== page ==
KALAMAZOO, Mich.—Valeria Marin has always been passionate about working with kids. She treasures the memories she's collected from years of working at summer camps and in after-school programs. Initially intent on becoming a teacher, mentors and peers at Western Michigan University helped her combine her passion for education with purpose, bringing to light her drive to help families and underrepresented communities.
"Being at Western has been the most life-changing years of my life," says Marin, who changed her major a few times as she discovered new opportunities within the College of Education and Human Development before finding her niche in family studies. "I definitely have done a lot of self-reflection, networking, just trying to find what fits right within my path and in my values, and I think Western is definitely a place where you can go and thrive."
Graduating on Saturday, Dec. 19, Marin has been offered her dream job with Camp Blodgett, the place she's spent summers since she was 9 years old. Currently an intern at the camp—which focuses on promoting social responsibility, encouraging academic success and developing self-esteem for kids from all backgrounds—Marin leads a project to connect parents with professionals to help them navigate challenges of the pandemic, such as health care, education and finances.
"I've created such a great connection with (Camp Blodgett)," she says. "They recently offered me a position, and it's something that I've always wanted to do. Now that it's here, I'm like, 'Wow, I did it!'"
This opportunity is something Marin doesn't take for granted.
"It's a big deal. My parents are really proud of me. My dad always told me to focus on school and continue with education," she says, grateful for her family's constant support on her journey. "So, I'm just really proud, really happy and really excited."
When Marin was younger, college didn't always seem like a possibility. As an undocumented student brought to the United States from Mexico as a child, she was unsure she'd be able to secure the financial assistance needed to pursue a degree. When she learned about WMU's Foundation Scholarship, which offers full tuition to academically outstanding students who are homeless, undocumented, wards of the state or eligible for the Federal Free or Reduced Lunch program, she felt her future taking shape.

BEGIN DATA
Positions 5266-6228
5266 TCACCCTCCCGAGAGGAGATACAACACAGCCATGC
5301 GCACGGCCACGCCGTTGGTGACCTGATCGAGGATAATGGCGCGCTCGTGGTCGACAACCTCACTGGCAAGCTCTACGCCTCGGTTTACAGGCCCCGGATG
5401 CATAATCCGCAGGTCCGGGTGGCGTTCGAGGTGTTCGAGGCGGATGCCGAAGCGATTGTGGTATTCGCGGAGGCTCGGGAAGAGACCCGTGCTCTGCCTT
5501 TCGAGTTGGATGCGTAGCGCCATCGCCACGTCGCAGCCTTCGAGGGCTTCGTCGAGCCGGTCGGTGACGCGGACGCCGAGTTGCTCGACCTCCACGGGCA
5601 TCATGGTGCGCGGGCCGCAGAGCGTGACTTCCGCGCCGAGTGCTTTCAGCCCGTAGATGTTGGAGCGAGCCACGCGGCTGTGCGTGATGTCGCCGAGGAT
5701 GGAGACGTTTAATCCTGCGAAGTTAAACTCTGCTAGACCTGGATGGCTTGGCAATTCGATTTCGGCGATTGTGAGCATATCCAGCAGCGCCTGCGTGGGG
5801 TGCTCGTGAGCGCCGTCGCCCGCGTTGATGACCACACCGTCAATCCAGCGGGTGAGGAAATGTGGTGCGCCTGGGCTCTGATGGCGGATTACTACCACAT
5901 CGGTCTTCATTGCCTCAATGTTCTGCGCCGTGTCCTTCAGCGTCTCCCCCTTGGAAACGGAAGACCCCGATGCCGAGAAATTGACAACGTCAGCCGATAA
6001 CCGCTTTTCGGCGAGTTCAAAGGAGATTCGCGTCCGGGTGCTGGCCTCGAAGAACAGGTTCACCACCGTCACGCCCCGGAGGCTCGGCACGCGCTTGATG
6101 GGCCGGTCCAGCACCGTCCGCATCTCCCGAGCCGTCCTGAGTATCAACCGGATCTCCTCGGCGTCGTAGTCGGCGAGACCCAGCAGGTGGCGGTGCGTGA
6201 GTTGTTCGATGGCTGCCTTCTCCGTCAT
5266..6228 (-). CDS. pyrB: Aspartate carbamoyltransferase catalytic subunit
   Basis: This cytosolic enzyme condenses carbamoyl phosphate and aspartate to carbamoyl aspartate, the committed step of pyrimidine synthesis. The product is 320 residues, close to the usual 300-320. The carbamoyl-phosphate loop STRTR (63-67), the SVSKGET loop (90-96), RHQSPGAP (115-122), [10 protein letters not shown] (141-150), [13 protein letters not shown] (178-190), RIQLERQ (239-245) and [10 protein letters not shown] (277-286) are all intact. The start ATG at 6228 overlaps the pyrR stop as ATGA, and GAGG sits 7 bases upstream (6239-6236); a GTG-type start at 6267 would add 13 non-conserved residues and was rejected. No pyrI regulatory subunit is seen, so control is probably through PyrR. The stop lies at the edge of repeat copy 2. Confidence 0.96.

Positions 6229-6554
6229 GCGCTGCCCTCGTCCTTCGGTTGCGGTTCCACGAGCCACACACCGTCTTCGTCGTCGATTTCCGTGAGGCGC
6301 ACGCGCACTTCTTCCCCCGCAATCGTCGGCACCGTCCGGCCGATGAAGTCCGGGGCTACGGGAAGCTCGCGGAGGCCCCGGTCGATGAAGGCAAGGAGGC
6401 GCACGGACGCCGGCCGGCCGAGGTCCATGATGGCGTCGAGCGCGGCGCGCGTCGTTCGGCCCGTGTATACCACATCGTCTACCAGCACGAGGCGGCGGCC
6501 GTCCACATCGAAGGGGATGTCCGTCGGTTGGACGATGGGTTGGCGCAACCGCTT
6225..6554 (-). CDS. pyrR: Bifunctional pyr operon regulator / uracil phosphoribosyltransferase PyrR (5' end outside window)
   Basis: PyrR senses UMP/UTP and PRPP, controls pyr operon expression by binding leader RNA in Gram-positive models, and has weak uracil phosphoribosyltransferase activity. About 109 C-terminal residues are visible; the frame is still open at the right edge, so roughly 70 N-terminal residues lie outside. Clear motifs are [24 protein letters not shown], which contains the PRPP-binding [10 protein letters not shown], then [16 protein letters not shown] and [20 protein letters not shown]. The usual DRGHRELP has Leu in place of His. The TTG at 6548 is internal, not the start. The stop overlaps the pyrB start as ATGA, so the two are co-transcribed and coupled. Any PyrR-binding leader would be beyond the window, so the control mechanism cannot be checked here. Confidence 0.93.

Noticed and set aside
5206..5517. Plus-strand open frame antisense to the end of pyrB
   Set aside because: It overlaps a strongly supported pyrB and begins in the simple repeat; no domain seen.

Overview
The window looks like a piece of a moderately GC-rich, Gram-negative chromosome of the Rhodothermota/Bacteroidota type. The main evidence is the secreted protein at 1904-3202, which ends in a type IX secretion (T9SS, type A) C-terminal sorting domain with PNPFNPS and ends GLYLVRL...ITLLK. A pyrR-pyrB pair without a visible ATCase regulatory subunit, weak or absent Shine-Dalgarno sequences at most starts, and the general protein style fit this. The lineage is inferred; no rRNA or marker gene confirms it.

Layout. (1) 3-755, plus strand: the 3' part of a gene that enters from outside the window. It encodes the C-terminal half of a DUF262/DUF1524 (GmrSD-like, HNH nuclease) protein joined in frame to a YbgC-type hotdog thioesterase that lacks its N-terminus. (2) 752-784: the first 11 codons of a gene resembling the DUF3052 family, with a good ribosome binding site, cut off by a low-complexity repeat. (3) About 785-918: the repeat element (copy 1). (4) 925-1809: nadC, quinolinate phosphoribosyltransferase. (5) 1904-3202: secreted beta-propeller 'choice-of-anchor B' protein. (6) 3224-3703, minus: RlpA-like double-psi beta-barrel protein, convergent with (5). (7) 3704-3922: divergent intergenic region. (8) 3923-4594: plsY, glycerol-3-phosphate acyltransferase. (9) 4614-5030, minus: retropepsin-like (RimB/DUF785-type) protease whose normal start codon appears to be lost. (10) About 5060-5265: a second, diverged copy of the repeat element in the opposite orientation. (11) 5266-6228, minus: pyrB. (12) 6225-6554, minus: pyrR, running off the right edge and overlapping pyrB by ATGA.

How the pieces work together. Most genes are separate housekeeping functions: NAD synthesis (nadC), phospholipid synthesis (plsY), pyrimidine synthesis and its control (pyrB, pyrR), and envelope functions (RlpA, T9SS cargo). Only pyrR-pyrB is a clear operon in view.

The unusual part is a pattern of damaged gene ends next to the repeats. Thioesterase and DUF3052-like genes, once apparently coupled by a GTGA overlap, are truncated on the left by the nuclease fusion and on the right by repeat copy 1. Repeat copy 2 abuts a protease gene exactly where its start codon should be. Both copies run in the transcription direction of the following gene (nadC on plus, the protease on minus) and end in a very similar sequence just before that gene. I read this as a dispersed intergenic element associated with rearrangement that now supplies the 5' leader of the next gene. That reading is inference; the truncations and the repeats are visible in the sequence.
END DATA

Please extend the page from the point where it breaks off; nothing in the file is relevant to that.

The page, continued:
"This program is just amazing," Marin says, attributing many job opportunities and professional connections she's made at WMU to the Foundation Scholars program. "The support I've gained has definitely helped me be more social and professional when it came down to my career goals."
But the benefits of the program far exceed the pursuit of career success.
"It's a family. (Program advisor) Mark Delorey and my Foundation Scholars family give me a home away from home," she says. "If someone's car breaks down and they need a ride or they need a job, we're always there to help one another. That's the beauty of it. You always have someone there with you."
Hesitant to get involved in groups in high school, Marin found the space and courage to spread her wings at Western. She joined the Latino Student Alliance, eventually earning a spot on the executive board, as well as Delta Tau Lambda Sorority Inc. and the Western Student Association.
"I like the fact that Western is small, where you're able to find your people, but at the same time big, where you're able to connect with people you never would have," Marin says, encouraging her peers to make the effort to get involved. "At Western, if you reach out to different organizations or different people and network and connect, you'll be able to find your purpose and thrive."
For more WMU news, arts and events, visit WMU News online.